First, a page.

Outgoing New York Gov. Andrew Cuomo has pledged a smooth transition as he leaves office in less than two weeks. That was what Lt. Gov. Kathy Hochul, Cuomo’s successor, told reporters when she spoke Wednesday afternoon.
It was her first time meeting with reporters since Cuomo stunned the nation Tuesday by announcing his resignation amid numerous investigations into his administration and the potential for an impeachment trial.
Even though she hasn’t officially taken over as New York’s governor, it’s been a whirlwind period for the Buffalo native.
“Make no mistake,” she said. “Our work has already begun.”
Since the announcement, Hochul has spoken with New York U.S. Sens. Chuck Schumer and Kirsten Gillibrand, Hillary Clinton, state Senate Majority Leader Andrea Stewart-Cousins, D-Yonkers, Assembly Speaker Carl Heastie, D-Bronx, Govs. Phil Murphy of New Jersey and Ned Lamont of Connecticut and to numerous business, labor and faith leaders in the state. She said she was in the air when President Joe Biden tried to contact her.
Hochul said that she would have another address shortly after she assumes office. However, she noted Wednesday that New York still faces many challenges regarding the COVID-19 pandemic. That includes the spread of the delta variant, students and teachers returning to classroom settings in the coming weeks and getting workers to return to their office spaces.
As Cuomo remains in charge, she will use the upcoming days to fill her senior leadership positions and meet with cabinet officials to ensure that smooth transition.
That doesn’t mean all of the people from the Cuomo administration will continue in their jobs. There will be turnover, she said.
Several officials have been implicated in the investigations into the sexual harassment allegations and the inquiries into how it handled nursing home policies during the early stages of the COVID-19 crisis.
A report by Attorney General Letitia James noted that several deaths related to nursing homes were accounted as deaths in hospitals. News reports have indicated administration officials withheld information from state lawmakers and rewrote a report from state health officials on the issue.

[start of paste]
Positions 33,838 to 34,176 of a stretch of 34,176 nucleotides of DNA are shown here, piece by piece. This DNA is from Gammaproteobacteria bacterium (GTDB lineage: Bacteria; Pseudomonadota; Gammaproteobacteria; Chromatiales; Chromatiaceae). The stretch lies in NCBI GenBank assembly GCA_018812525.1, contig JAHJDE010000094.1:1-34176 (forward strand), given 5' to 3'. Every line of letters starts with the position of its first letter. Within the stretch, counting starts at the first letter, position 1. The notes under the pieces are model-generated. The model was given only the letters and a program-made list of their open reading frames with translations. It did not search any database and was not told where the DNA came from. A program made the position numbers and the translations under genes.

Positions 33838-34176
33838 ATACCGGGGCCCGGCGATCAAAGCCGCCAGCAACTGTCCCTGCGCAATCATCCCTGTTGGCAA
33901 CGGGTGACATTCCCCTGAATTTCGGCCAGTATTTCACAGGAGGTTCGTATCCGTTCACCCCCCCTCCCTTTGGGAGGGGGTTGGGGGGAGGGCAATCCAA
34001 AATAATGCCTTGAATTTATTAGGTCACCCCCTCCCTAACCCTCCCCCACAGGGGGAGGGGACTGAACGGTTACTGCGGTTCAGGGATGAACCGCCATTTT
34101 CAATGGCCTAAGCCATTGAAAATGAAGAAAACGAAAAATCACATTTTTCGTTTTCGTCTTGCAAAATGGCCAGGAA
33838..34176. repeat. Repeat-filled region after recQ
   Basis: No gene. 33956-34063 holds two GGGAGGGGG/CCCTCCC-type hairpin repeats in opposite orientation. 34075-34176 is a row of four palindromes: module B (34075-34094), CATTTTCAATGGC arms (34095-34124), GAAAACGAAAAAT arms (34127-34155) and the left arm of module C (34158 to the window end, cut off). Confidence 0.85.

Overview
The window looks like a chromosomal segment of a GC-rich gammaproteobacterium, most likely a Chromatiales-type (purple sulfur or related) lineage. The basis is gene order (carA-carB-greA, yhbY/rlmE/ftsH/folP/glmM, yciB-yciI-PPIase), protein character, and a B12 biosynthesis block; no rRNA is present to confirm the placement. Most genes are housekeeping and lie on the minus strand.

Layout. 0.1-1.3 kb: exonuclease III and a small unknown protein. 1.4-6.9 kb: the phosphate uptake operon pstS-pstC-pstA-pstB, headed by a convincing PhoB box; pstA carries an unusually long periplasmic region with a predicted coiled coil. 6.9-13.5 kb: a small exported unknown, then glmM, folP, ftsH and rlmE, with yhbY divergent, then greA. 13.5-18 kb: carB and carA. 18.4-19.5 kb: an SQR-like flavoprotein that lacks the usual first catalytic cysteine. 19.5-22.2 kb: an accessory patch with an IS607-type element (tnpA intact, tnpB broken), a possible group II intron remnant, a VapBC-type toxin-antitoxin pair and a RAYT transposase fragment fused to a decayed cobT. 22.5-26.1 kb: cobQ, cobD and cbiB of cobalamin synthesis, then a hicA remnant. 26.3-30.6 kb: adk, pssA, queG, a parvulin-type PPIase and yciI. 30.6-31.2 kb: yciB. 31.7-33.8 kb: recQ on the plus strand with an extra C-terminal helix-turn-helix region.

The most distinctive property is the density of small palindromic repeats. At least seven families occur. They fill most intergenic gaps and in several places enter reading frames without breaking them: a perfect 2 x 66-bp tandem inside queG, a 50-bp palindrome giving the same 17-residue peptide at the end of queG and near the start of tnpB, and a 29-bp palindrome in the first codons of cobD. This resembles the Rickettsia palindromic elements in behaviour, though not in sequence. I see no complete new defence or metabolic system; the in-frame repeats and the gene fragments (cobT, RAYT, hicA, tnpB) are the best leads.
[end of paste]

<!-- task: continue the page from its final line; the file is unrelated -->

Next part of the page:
Then there’s the independent investigation into the sexual harassment claims that James released last week. Besides finding claims from 11 women to be credible, the report noted a toxic environment within the Executive Chamber as senior Cuomo officials acted abusively toward staffers and took steps to discredit accusers.
“No one who was named as doing anything unethical in the (harassment) report will remain in my administration,” Hochul said.
However, when asked if she would consider pardoning the governor should he be charged with any crimes in New York, Hochul said she was there only to talk about her vision for the state and that it was “far too premature” to consider.
In answering questions from reporters, she portrayed herself as a second-in-command who helped push several key initiatives for the Cuomo administration. She said she was “fighting in the streets” to push for a minimum-wage increase and a champion other issues, such as paid family leave and fighting opioid abuse.
But then, she also said that she hasn’t been close with Cuomo – “physically or otherwise” – in some time and that she did not know about any of the allegations in the harassment report.
Hochul also said she planned on announcing her pick to succeed her at lieutenant governor within the next two weeks but declined to tip her hand when asked if it would be someone from the New York City area, as she indicated that search was still in the preliminary rounds.
“I love upstate. I love downstate. I love the whole state, and there are so many qualified individuals,” she said. “I’m cognizant of the need for diversity and an inclusive ticket. And I’m going to name someone that I believe the state will be familiar with and would be very proud of.”